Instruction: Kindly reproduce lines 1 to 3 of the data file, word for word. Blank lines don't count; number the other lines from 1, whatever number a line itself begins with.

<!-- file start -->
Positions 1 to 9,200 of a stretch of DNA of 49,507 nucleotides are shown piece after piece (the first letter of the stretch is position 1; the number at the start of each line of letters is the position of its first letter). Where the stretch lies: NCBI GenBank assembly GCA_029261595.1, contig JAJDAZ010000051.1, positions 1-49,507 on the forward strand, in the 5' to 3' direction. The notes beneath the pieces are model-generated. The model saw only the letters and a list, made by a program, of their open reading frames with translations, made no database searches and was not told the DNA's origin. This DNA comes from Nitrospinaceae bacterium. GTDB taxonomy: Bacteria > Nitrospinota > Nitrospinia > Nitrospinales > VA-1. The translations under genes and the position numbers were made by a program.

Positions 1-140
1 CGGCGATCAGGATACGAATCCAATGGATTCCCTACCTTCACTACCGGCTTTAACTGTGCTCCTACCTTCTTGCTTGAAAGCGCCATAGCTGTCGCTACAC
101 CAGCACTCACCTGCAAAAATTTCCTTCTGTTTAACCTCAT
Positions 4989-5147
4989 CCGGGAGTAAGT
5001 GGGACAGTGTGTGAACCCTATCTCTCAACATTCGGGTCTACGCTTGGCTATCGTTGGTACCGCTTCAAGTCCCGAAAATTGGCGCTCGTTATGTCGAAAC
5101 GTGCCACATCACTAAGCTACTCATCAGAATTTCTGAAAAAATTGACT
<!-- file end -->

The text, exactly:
Positions 1 to 9,200 of a stretch of DNA of 49,507 nucleotides are shown piece after piece (the first letter of the stretch is position 1; the number at the start of each line of letters is the position of its first letter). Where the stretch lies: NCBI GenBank assembly GCA_029261595.1, contig JAJDAZ010000051.1, positions 1-49,507 on the forward strand, in the 5' to 3' direction. The notes beneath the pieces are model-generated. The model saw only the letters and a list, made by a program, of their open reading frames with translations, made no database searches and was not told the DNA's origin. This DNA comes from Nitrospinaceae bacterium. GTDB taxonomy: Bacteria > Nitrospinota > Nitrospinia > Nitrospinales > VA-1. The translations under genes and the position numbers were made by a program.

Positions 1-140
1 CGGCGATCAGGATACGAATCCAATGGATTCCCTACCTTCACTACCGGCTTTAACTGTGCTCCTACCTTCTTGCTTGAAAGCGCCATAGCTGTCGCTACAC